My series preview for the Blackhawks and Ducks has already been written and posted. I’m taking the Blackhawks in six games. These are two very good teams, and I’m sure each side would like to earn the bragging rights over the other. For a handful of years now, the Blackhawks and Ducks have finished at or near the top of the Western Conference, but have failed to meet in the playoffs. That all changes now. All signs are pointing towards a Sunday afternoon start time to Game 1 between these two, but the NHL has yet to confirm those rumors.
As I said, I already wrote my preview of this series. Today I’m going to touch on a few things that I failed to mention in my preview. So, here we go.
– I keep seeing statements from NHL analysts and reporters that read something like “The Ducks have been the most dominant team in this year’s playoffs.” Sure, they swept their first round series against the Jets and proceeded to eliminate the Flames in five games. Of all teams to advance to their respective conference final, the Ducks have played the fewest games this postseason. But let’s take a closer look at who Anaheim has played so far.
In the first round they got matched up against the West’s number two wild card team in the Winnipeg Jets. The Jets finished the regular season with 99 points and were making their first postseason appearance since the franchise returned to Winnipeg. The Jets were a good team and a big team, but not a great team. They were made up of a majority of players who were new to the playoffs.
Against the Jets, Anaheim saw themselves trailing heading into the third period on more than one occasion, and also needed overtime of Game 3 to pull out a victory. Nonetheless, they swept Winnipeg when most people didn’t think they would.
In the second round, it was the 97-point Flames that the Ducks went up against. Those 97 points were the fewest point total of any team to make this year’s postseason. I have nothing against Calgary and applaud them for the incredible season that they had, but they weren’t exactly a tough team to beat in a seven game series.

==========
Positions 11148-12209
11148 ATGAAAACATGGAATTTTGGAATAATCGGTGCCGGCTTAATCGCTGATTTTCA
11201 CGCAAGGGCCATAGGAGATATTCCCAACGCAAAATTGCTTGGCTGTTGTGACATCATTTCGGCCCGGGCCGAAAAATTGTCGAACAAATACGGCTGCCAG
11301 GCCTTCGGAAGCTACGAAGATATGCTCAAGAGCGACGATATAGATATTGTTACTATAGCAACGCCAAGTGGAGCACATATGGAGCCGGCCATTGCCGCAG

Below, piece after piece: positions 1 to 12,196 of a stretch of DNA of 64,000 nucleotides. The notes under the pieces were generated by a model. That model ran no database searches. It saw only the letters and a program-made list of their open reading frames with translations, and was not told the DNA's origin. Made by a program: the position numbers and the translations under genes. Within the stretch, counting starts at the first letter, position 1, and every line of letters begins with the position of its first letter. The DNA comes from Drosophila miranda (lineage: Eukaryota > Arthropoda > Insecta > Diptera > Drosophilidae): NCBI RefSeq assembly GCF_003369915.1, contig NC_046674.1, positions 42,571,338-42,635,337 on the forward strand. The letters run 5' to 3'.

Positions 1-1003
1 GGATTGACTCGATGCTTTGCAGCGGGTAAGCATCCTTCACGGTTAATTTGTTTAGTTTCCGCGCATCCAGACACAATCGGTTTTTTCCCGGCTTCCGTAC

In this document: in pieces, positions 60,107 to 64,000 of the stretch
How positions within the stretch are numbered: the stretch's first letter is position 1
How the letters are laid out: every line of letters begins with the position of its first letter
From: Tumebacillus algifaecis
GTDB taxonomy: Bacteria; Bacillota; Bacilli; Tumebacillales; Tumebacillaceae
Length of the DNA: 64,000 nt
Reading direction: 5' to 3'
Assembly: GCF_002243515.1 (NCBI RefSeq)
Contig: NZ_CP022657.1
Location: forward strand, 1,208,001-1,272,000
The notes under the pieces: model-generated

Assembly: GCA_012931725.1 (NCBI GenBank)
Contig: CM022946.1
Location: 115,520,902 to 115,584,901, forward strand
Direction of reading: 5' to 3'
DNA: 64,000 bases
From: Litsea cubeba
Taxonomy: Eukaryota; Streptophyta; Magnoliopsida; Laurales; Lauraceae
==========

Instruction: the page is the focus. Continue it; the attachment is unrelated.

The Flames’ roster is/was full of young players who had never played in a playoff game prior to this spring. Needless to say, they were full of inexperienced players who happened to get on a bit of a roll this year and made it to the second round of the playoffs. Statistically, Calgary really didn’t have much business being in the postseason. Yet against the Ducks, the Flames put up a heck of fight in games 3 through 5 and could have easily won at least one more game than they did.
Here’s the point I’m trying to make:
If you want to call the Ducks’ performance so far this postseason “dominating,” then fine. Go ahead and do so. Just know that they have had the league’s easiest schedule so far in these playoffs. When they face the Blackhawks, they won’t be going up against a bunch of first, second, or third year players with no playoff experience. They won’t be playing a team who struggles to win road games, or home games for that matter, at this time of year. The Blackhawks are probably the most playoff-experienced team in hockey and have two Stanley Cup rings in the last five seasons to show for it. They will provide Anaheim with all they can handle and should act as a rude wakeup call for a Ducks team that has had it pretty easy so far in these playoffs.
– Let’s take a look at the Blackhawks now and how they did in their first two series.
In round one, it was the Nashville Predators that fell victim to the Hawks. Nashville, the team that led the Western Conference in points for most of the season and finished sixth league-wide in that category, couldn’t put up with the Hawks. They won two games over Chicago, both at home, but didn’t have the depth to walk away victorious at the end of the series.
Nashville has an incredible group of defensemen; arguably the best in the league. Yet they couldn’t hold down the Blackhawks’ offensive firepower. Nor could their Vezina Trophy finalist Pekka Rinne.
In the second round, the Hawks went up against the Minnesota Wild. Many considered the Wild to be the hottest team in the NHL heading into that series. They posted the best record in the league from January through the end of the season, and knocked out a Stanley Cup favorite in the St. Louis Blues in round one. Like Nashville, the Wild also had a Vezina finalist standing in their goal crease.
Yet, like Nashville, Minnesota couldn’t handle Chicago’s offensive firepower or depth. They also couldn’t seem to solve the Blackhawks’ defense or Corey Crawford.
When you look at who the Ducks and Hawks played in each of the first two rounds, and when you look at what both teams did to their opponents, one could easily argue that the Blackhawks were the more “dominant” team.
Some people may read this and get the impression that I’m hating on the Ducks or that I am biased towards the Blackhawks. That is not the case. I am simply sick of reading all of this crap about how incredible the Ducks have been this postseason when in actuality they’ve had the easiest schedule of anyone.
I honestly expect this series between Chicago and Anaheim to be a very competitive one. The Ducks are big and fast with a couple of world class players on their top two lines. The Blackhawks are not as big, but are also a very quick team and possess even more world class players than the Ducks.
As I said in my preview, this series will come down to depth, team defense, and experience, and I would give the Blackhawks the upper hand in each category.